As a COG the center line of a Channel is often used. I.m.o. a COG should be a zone, in this channel I use the gray zone of my Fibonacci Channel, The ‘normal’ range is a multiple of , as used in a Channel. Combining the two can give a cumbersome result, as one can see in my Fibonacci Channel. In this KeltCOG channel I solved this by not using all Fibonacci levels and by making the lines strictly parallel to the nearest COG line. To do this, I use the fact that the COG lines have horizontal stretches, there I make the lines horizontal too. Only where the COG lines change value, the lines are recalculated. This way the channel gets a very regular shape with three clear zones.
Interpretation of a chart by using the KeltCOG channel.
Overbought: If the candles go higher then the blue zone, the market is hyper enthusiast, creating an overbought situation. This is often followed by a reversion to the COG.
Uptrend: If the candles form in the blue zone, the market is enthusiast and willing to pay more.
Hopeful: If the candles form in or near the upper uncolored zone, the market is hopeful and is thinking about paying more. Sometimes prices go a little up.
Content: If the candles form in the gray zone, which represents COG, the market is happy with the current prices, so these move sideways
Disappointed: If the candles form in or near the lower uncolored zone, the market is disappointed and contemplates paying less, sometimes prices go a little down.
Downtrend: If the candles form in red zone, the market doesn’t like the instrument at all, rejects the current price and is only prepared to pay less.
Oversold: If the candles form below the red zone, the market overdoes its disgust, creating an oversold situation, often followed by a reversion to the COG.
For my own use I set the look back to 14 for weekly charts, to 21 for dailies, to 28 for 3hourlies and to 35 to hourly charts.
For finer intraday charts I guess the user will like even longer look back periods, but that is to his, hers or whatevers discretion.
1. The script chooses a lookback period that matches the timeframe. This feature can be switched off in the inputs, allowing the user to enter the lookback manually
Remarks on the connection between lookback and timeframe: The lookback should i.m.o. be equal to the ‘look forward’. Examples: If you choose a minute chart, you probably are a day trader and you wish to estimate where the quotes might go in the next hour. Then you should choose a lookback near 60, because the cannel will then provide the range and the COG generated by the previous hour and show the relative place of the current price in this range. If you choose an hourly chart, your horizon is probably a few days, so 35 is a proper choise, If you choose a monthly chart, you might want to estimate possibilities for the coming half year, so 7 is a proper value for this argument. The scrips chooses multiples of seven due to some superstition of mine. The script values reveal my personal subjective opinion, so the user can choose other arguments.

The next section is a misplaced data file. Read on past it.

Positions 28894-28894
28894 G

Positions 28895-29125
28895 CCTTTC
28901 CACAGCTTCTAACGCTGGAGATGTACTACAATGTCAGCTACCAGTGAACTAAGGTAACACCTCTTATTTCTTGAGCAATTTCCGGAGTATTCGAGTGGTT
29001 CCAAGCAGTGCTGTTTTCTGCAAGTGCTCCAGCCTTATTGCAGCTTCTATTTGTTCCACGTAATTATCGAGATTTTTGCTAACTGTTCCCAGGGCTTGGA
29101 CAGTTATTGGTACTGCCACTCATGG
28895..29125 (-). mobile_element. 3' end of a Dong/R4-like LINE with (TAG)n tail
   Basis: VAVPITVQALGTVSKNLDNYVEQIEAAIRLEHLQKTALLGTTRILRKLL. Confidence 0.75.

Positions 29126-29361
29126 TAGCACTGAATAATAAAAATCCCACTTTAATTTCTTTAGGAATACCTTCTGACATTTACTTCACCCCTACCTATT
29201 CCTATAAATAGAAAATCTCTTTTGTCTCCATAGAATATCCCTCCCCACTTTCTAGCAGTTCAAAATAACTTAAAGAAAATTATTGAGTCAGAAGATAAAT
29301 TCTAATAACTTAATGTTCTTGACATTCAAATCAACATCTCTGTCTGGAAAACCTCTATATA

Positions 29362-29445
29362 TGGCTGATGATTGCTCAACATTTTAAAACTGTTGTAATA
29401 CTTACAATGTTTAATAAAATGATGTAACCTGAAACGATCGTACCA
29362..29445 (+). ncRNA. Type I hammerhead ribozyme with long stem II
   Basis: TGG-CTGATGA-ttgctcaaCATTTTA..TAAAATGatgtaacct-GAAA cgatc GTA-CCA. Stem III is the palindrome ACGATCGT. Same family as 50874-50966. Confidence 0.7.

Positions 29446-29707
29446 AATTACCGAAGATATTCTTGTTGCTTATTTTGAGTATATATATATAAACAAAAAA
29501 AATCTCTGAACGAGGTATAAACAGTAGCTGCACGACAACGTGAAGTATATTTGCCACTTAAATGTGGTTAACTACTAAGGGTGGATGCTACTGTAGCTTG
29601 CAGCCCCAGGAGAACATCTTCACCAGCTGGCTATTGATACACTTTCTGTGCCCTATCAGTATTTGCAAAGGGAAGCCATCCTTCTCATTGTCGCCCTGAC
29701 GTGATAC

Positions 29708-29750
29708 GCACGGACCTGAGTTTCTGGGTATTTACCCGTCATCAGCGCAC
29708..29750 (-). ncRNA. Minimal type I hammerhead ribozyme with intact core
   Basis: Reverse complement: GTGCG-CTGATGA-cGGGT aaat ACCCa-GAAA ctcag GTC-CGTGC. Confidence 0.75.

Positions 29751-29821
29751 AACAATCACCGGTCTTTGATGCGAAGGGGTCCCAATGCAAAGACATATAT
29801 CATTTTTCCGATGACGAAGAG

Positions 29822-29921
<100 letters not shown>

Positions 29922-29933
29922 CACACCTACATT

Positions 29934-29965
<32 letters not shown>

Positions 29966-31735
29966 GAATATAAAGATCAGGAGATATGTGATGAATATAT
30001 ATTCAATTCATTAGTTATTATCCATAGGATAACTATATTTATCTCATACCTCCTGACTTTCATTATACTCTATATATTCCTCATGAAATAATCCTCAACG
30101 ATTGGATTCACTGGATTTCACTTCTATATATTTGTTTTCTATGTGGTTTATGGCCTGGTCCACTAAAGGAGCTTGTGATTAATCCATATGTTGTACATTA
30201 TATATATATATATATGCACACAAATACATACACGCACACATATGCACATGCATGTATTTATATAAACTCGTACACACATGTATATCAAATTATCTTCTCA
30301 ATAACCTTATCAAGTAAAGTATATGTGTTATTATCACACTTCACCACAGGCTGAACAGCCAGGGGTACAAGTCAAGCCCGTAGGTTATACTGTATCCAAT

2. The script chooses a width that matches the lookback period. This feature can be switched off in the inputs, allowing the user to enter the width manually.
Remarks on the desirable width of the channel: The ‘landscape’ of the channel is meant to encompass most candles with some of those touching the border, then one can reasonably claim that the channel shows the ‘natural range’, providing an argument to call and ‘overbought’ or ‘oversold’ if candles move outside. Interdependency with lookback is caused by the fact that both the COG and the natural range are relatively wider when the lookback is further. However because this is not a linear connection, it took me a few hours to create a non linear formula that seems to works fine.
3. A feedback label is created to show the values that are used for lookback and width and whether these originate from the script or the user. This label can be switched off. The standard arguments label provided by Trandingview only show input defaults or entries while the compiler blocks attempts to change these with the script, so some other way to inform the user on the actual values for these parameters was needed.